Tuesday, November 11, 2008

Care to Moodle your Google (GDocs that is)?

moodle your google

Learn the basics of GDocs collaboration in ths week long fully facilitated online class. Learn a bit about G-Docs, get introduced to Moodle based online learning, and have some fun!

It's a simple search puzzle to find us: Use Google to search with these keywords:

information fluency

Follow the first link and you'll be on the path to an interesting and inexpensive online learning experience!

Questions, as always, will be cheerfully answered!

~ Dennis

1 comment:

Anna said...

This is something we've been discussing at Coggno.com. Google docs are part of a larger movement of cloud computing. A free web-based word processor, spreadsheet, presentation and form application that allows the sharing, opening and editing of multiple users at the same time. Internet-based, free and collaborative--three qualities we're starting to see explode in the cloud computing movement.

Cloud computing is a revolutionary paradigm shift for learning systems. I remember reading a BBC article in which Bill Thompson writes that when giving a talk about technology, he likes to pull out his iPod Touch, wave it at a crowd and point out that "in the future" it will be a supercomputer with parallel processors and terabytes of storage. He goes on to admit that this "future" is actually now, as new services offer vast storage for his smartphone. If you have a wireless connection, you can play music, see photos and read Google docs as if they were local.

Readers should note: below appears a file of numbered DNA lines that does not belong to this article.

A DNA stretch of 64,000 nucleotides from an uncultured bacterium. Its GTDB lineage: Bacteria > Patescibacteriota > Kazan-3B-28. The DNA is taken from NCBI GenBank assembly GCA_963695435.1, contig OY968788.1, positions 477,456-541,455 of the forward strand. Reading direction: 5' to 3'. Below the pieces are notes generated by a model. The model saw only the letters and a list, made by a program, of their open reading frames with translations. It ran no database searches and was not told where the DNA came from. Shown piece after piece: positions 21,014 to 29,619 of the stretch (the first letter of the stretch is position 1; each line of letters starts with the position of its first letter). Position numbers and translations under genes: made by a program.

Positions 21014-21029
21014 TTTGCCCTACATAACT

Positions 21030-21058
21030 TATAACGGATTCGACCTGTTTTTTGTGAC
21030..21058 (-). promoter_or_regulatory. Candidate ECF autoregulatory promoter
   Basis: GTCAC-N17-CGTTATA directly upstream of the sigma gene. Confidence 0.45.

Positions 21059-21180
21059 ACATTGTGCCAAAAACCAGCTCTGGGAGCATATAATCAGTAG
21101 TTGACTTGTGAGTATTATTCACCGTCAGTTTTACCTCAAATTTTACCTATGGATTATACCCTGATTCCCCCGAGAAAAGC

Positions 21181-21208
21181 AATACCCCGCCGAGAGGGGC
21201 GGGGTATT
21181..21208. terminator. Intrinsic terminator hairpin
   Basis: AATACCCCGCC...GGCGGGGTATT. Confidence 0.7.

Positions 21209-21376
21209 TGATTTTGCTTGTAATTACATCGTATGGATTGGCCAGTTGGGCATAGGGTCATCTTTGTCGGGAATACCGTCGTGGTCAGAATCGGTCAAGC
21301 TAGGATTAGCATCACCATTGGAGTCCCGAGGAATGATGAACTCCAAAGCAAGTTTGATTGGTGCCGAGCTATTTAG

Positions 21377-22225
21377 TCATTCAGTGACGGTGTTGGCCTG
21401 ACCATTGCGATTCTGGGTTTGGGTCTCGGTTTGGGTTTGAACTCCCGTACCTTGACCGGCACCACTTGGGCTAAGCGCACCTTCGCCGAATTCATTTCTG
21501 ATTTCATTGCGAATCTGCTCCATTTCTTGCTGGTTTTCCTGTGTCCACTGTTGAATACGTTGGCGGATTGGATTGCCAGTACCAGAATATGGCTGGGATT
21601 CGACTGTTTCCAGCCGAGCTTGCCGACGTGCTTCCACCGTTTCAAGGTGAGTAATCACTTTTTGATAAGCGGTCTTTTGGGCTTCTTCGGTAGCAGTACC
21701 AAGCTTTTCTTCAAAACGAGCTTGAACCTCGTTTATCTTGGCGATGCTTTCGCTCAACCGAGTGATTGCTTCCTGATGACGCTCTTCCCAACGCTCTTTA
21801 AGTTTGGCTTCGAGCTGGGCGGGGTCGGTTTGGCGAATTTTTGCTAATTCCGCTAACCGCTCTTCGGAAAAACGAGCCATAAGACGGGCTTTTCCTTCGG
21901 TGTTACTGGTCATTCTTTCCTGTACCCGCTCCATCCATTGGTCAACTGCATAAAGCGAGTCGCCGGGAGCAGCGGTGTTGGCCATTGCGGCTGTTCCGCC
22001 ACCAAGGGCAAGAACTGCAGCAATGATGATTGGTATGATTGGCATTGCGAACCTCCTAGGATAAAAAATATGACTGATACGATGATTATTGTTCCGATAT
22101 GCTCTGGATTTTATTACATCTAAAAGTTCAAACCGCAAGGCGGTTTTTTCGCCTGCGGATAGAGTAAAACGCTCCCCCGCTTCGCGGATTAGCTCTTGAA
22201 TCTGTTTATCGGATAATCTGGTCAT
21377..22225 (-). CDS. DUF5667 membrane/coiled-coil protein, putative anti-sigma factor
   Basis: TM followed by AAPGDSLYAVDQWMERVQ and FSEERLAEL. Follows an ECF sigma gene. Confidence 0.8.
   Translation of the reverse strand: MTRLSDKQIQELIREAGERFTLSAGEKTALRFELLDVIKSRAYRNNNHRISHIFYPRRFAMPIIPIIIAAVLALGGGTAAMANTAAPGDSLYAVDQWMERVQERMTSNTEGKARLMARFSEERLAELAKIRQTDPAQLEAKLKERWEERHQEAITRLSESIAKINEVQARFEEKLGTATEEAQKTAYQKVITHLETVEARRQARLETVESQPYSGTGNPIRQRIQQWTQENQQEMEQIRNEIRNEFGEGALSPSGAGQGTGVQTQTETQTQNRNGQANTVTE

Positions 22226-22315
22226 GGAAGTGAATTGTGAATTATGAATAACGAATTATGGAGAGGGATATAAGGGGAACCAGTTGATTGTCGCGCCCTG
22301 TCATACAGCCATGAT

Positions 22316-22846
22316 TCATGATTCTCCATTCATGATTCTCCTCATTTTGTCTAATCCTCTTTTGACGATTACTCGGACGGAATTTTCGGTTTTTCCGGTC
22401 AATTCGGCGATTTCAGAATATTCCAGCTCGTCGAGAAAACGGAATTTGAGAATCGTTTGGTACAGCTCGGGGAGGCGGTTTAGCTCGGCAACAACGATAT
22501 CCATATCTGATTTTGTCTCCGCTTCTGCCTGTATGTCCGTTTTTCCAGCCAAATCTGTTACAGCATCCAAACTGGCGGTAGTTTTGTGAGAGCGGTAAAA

The implications of cloud computing for schools and companies are gigantic. For schools it means that they will only need an internet connection to make their computers fully functional.

Schools and businesses investing in Web 2.0 learning systems are not only part of a global movement of interactive and collaborative instruction, but they are also contributing to a new system that rejects the destructive cycle of e-waste which has historically dominated the electronics industry. The EPA estimates the industry recycles 60 million electronics products a year, most of which contain toxic materials and are exported to developing countries. Cloud computing could be part of a growing anti-waste revolution in the electronics industry.

Thinking "green" may suddenly shed its superficial catch-all status, and the computer industry might be forced to confront the end of its lightning speed production and dumping of e-products. Web 2.0 programs like Google docs are already a big part of this slowly growing anti-waste revolution.